Titanium Bone Screws: An Overview of Benefits and Disadvantages

As baby boomer demographic is rising and healthcare sector is influencing people to lead more active lives, there are continuous innovative developments in the medical industry. Bone screw system is one such development that helps in fixing a fracture of bone with screws made of biomaterials that are compatible to the human body.

Over the years, titanium has become a fundamental material in medical devices including bone screw systems. This metal and its alloys possess certain beneficial properties that make it suitable for developing bone screws. Common types of titanium used in bone screw system are Titanium 6AL4V and 6AL4V ELI – the alloys made of 6% Aluminum and 4% Vanadium.

Benefits of Titanium in Bone Screw System

Titanium is known for its excellent corrosion resistance and high strength-to-weight ratio. It is a metal of choice in medical field due to non-toxic quality and prevention of corrosion by body fluids. Titanium bone screws are also osseointegrated i.e. it allows the integration of natural bone and tissue with artificial implants.

They are long-lasting, durable, and when fixed in the body, the screws can last up to 20 years. Another important property of titanium is non-ferromagnetism which enables the patient with such bone screws to have no complications in MRI and NMRI tests. Moreover, titanium implants imparts more flexibility and elasticity than natural human bone. Titanium bone screws have a very high solidity, biocompatibility, and less reflecting than steel. Apart from the innate ability to join a human bone, titanium bone screws are cost effective, strong, lightweight, and have long range of availability, and thereby are in great demand in the field of medicine.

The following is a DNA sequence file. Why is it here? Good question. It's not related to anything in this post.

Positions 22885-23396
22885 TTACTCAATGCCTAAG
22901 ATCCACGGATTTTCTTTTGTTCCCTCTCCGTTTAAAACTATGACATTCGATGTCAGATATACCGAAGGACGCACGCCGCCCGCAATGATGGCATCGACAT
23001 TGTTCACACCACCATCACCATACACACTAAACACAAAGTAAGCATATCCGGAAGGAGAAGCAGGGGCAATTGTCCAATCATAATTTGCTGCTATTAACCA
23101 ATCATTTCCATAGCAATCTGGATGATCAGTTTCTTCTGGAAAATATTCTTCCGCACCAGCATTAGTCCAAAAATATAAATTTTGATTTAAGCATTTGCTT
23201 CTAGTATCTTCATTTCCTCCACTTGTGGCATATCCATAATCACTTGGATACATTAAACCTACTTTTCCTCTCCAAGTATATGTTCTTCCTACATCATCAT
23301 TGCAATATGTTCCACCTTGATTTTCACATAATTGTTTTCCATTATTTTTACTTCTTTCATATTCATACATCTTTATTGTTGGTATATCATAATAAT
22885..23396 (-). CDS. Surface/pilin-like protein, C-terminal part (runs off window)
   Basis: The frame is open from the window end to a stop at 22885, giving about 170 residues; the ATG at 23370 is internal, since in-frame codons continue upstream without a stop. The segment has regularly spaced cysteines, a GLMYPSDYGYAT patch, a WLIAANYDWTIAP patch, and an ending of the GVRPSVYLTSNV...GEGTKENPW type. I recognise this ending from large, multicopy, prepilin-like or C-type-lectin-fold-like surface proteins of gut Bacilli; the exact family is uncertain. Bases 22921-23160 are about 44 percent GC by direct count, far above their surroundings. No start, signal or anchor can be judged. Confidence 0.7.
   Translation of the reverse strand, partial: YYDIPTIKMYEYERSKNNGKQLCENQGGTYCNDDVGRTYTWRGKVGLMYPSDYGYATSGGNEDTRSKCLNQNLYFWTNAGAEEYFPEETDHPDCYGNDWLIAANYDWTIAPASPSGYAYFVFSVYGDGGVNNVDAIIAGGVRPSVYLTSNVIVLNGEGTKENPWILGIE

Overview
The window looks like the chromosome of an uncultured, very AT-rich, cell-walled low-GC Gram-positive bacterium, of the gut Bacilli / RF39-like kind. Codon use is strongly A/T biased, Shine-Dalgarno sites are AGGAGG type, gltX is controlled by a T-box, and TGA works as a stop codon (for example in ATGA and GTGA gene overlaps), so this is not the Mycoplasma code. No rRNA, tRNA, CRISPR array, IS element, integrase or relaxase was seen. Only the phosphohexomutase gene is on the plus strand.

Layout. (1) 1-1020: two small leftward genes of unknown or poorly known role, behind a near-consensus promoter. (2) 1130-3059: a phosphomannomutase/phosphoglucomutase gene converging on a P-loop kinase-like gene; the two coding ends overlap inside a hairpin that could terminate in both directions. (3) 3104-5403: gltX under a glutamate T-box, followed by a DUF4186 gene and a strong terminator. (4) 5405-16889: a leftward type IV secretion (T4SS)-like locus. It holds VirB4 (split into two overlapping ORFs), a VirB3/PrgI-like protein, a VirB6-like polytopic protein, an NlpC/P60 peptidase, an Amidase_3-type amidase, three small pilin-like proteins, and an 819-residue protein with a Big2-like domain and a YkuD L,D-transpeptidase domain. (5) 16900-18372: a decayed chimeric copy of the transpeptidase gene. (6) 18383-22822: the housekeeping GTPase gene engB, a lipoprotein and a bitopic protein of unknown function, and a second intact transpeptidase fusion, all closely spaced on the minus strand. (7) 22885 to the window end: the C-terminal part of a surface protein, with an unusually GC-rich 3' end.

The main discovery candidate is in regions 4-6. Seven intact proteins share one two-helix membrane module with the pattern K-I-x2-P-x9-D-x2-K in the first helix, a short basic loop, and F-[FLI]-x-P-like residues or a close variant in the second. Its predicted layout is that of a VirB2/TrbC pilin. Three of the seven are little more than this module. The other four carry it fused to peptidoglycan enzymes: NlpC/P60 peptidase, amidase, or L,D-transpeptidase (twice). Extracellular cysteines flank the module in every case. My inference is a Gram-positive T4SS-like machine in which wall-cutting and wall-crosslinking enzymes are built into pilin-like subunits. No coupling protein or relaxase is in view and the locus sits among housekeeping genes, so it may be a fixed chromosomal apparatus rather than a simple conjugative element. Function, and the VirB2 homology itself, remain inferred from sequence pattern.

Owing to their several advantages, titanium and Ti-based alloys are recently gaining popularity in the bone screw system market. It accounts a significant share of around 45.1% in 2017 and is expected to rise in the next decade. As compared to stainless steel, titanium is stronger and has large resistance to repeated loads. It can not only withstand high strain during internal fixation but also controls the amount of stress put on the bone structures.

Disadvantages of Titanium Bone Screws

When exposed to hydrogen, nitrogen, and oxygen, titanium gets easily contaminated which influence corrosion process. It does not resorb over time which causes distortion in diagnostic images making it difficult to visualize the surrounding tissues. As these screws are difficult to remove, they require second surgery for removal. They may also reduce bone density in the surrounding area.

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